Who invented the transistor? strong> Transistor is a semiconductor electronic device that is semiconducting material, which can bring electrical vibrations to the circuit, raise the electric current, and is capable of detection and modulation.

The first samples of the point contact are obtained by placing two very close ends on the surface of a germanium crystal. This primitive model with little strength and decisiveness left its surface contact transistor, which is preferred by the whole world. The bulk and weight of these transistors, where some models are smaller than a match head, are very small. A low potential difference of 1.5 volts is sufficient for operation. Energy is high. However, a large part of the feeding power in the tubes is used to heat the cathode tubes. Since the transistors still present as power amplifiers do not generate heat, they do not suffer from the most cumbersome mounting. A tube works only when a certain warm-up period has passed. The transistor works at the moment when the voltage is applied.

However, the tubes do not work efficiently after 2000 hours. Theoretically, the life of transistors is endless.

Semiconducting transistors are three-fold active electronic circuit elements. Active here means not only a power-hungry but also a winner. The semiconducting materials are of two types: (N) type, (P) type, (N) type semiconducting electron excess, which act as current carriers in the semiconductor. (P) type semiconductors, there is an electron deficiency and these are called “cavities”. (P) -type semiconductor current-carrying cavities.

Transistors are used as current control elements. According to structures, transistors are two types. PNP and NPN transistors. They are obtained by placing a different semiconductor in the middle of two semiconductors of the same type. This semiconductor in the center is very intricate and acts as a current control element.

There are three outputs (feet) of transistor base, emitter and collector. Reverse voltage is applied between the base-emitter and the voltage (polar) emitter-collector. These tensions are applied to the following events in the transistor.

Neutral isolates the region and prevents the electrons and the cavities from becoming fully assembled. At the same time, the same phenomenon occurs at the junction surface between the collector and base. The correct polymorphic region applied between the emitter and base is narrowed. That is, the negatively charged base of the wells of the basal battery, which is connected to the base, also emits electrons in the emitter to the junction surface. After a certain tension, the neutrality rises from the center of the region and begins to flow electrons from N to P The positive of the battery attracts these electrons while the negative one emits electrons. Thus an electron flow from the emitter to the base occurs. The positive voltage applied to the collector attracts the electrons in the collector. Furthermore, a large majority of electrons passing through the neutral region between the emitter and the base-emitter reach the junction surface between the collector and base. (Because the base is a few microns thick and very few of the electrons can be merged into the cavities.)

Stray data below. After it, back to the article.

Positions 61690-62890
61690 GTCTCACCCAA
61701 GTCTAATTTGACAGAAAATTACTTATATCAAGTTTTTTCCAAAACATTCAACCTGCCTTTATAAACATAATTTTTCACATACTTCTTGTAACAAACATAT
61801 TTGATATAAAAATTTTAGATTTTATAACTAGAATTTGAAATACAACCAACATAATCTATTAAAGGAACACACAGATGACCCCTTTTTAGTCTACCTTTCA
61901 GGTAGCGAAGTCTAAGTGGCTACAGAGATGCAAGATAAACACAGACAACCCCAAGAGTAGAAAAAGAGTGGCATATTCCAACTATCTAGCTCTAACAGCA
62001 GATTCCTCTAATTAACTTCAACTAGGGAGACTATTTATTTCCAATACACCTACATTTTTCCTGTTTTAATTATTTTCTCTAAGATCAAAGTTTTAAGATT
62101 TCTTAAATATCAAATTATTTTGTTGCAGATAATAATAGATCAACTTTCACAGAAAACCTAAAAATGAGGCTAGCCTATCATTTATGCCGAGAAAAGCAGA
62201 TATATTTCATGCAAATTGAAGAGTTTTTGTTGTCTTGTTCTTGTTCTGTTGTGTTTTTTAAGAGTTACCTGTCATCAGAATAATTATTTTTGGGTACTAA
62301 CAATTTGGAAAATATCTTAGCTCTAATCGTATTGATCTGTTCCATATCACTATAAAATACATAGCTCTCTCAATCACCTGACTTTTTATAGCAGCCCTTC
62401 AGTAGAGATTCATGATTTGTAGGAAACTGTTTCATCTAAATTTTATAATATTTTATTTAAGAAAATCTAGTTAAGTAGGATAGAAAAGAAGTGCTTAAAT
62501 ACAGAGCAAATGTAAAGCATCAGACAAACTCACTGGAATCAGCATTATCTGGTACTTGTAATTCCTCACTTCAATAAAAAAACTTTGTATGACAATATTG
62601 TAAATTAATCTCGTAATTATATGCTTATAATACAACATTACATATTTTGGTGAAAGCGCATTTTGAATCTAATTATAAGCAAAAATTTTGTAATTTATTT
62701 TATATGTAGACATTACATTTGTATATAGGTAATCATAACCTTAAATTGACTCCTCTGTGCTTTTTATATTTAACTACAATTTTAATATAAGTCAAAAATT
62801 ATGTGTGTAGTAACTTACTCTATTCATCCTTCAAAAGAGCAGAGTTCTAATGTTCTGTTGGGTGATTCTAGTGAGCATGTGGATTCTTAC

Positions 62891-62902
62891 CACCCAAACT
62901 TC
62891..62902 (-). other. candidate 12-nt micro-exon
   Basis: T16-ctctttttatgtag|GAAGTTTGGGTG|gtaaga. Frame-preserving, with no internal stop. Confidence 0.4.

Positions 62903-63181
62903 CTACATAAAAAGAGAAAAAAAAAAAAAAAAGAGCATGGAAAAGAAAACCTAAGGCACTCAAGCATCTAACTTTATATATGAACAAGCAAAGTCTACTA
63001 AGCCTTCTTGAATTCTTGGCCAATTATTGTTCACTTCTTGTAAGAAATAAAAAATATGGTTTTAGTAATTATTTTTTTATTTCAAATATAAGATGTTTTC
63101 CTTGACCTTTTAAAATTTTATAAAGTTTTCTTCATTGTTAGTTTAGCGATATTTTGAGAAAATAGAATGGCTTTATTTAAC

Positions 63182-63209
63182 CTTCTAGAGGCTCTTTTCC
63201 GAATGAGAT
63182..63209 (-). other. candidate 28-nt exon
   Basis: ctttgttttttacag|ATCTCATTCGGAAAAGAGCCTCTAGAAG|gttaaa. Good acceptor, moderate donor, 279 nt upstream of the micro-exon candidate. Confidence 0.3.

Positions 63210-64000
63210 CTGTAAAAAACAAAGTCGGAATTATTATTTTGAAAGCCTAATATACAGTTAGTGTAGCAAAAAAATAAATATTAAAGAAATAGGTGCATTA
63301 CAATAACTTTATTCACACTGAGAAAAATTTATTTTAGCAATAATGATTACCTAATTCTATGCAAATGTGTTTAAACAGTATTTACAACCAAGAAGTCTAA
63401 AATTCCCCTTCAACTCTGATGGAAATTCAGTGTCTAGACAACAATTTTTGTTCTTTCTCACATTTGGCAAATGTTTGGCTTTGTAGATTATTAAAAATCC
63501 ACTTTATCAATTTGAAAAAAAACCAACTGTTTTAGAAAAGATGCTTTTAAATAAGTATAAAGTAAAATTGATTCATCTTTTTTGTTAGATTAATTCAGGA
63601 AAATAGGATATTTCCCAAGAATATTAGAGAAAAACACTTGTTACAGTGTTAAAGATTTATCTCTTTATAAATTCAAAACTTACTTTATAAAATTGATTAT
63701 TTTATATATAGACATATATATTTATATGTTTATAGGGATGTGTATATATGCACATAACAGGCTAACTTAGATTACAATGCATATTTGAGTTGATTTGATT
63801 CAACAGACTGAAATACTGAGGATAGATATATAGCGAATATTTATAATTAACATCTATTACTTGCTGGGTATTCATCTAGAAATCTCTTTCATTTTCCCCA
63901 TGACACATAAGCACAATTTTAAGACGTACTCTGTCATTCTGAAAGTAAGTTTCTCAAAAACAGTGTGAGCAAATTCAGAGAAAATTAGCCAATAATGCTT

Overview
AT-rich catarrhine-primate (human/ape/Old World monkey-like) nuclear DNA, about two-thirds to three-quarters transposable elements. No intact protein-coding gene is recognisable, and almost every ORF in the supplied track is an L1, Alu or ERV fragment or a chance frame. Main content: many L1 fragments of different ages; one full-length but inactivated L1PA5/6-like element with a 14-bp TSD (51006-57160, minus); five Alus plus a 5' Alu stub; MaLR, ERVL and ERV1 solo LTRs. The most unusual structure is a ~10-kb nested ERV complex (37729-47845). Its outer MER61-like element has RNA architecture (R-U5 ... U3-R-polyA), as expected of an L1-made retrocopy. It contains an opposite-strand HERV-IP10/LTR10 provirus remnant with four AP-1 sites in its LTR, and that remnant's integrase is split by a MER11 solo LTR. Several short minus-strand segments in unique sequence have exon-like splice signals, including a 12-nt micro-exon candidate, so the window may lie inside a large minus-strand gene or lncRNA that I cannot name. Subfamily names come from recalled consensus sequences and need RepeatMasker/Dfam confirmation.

Electrons from the emitter through the pulling force of the collector and the impulse of the emitter penetrate the neutral region and provide a flow of electrons from the emitter to the collector.

If Baza is subjected to a negative voltage (positive for the PNP transistor), the collector becomes imperfect between the emitter and the emitter. (The leakage currents introduced by foreign materials in P and N type materials are very small and can be transformed into normal electron flow.) The current directions of the PNP type transistor and the polarity of the battery are reversed.

Transistors are divided into two according to their construction techniques: a) a) Alloy transistors, b) Diffusion transistors, c) Mesa transistors, d) Alloy transistors, b) Diffused transistors, b) Diffused transistors, H3>

a) Low frequency transistors, b) High frequency transistors, c) Power transistors.

c) Coupler covalently coupled transistors.

The biggest advantage of transistors is that they can be made very small, heat loss is low, mechanical shock and
are resistant to bumps.

Recently, transistors have been built up to 10 kilowatts in power. Transistors are most often used as amplifiers and increase the electrical value of sound, picture and so on in the small value applied to their inputs to the desired level.

The industry is using a wide variety of circuits to turn on and off motors and speed tuning.
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